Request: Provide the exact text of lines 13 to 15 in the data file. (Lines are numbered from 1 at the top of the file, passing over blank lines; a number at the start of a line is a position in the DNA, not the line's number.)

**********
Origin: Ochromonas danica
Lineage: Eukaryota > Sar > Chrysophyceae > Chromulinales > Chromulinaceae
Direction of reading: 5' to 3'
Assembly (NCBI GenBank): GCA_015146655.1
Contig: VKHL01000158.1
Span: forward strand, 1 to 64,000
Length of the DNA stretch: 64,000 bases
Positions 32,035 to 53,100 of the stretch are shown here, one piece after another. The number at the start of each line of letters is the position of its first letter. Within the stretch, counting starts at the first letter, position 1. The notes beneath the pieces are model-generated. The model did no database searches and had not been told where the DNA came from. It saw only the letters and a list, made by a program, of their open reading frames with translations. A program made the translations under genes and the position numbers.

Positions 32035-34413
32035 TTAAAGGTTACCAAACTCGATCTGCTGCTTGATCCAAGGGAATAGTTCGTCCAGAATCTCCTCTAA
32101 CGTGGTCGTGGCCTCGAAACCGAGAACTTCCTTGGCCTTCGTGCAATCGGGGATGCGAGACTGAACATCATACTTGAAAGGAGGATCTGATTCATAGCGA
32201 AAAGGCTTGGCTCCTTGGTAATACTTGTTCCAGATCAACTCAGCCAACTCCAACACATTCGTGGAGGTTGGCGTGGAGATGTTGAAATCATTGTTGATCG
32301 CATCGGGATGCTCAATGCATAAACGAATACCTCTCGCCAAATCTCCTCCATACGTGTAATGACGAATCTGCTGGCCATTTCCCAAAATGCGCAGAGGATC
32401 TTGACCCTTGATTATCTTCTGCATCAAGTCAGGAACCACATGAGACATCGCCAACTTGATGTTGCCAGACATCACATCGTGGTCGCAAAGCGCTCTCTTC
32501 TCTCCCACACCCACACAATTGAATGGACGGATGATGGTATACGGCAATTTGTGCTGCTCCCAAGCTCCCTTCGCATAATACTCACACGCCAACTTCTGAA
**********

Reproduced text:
32301 CATCGGGATGCTCAATGCATAAACGAATACCTCTCGCCAAATCTCCTCCATACGTGTAATGACGAATCTGCTGGCCATTTCCCAAAATGCGCAGAGGATC
32401 TTGACCCTTGATTATCTTCTGCATCAAGTCAGGAACCACATGAGACATCGCCAACTTGATGTTGCCAGACATCACATCGTGGTCGCAAAGCGCTCTCTTC
32501 TCTCCCACACCCACACAATTGAATGGACGGATGATGGTATACGGCAATTTGTGCTGCTCCCAAGCTCCCTTCGCATAATACTCACACGCCAACTTCTGAA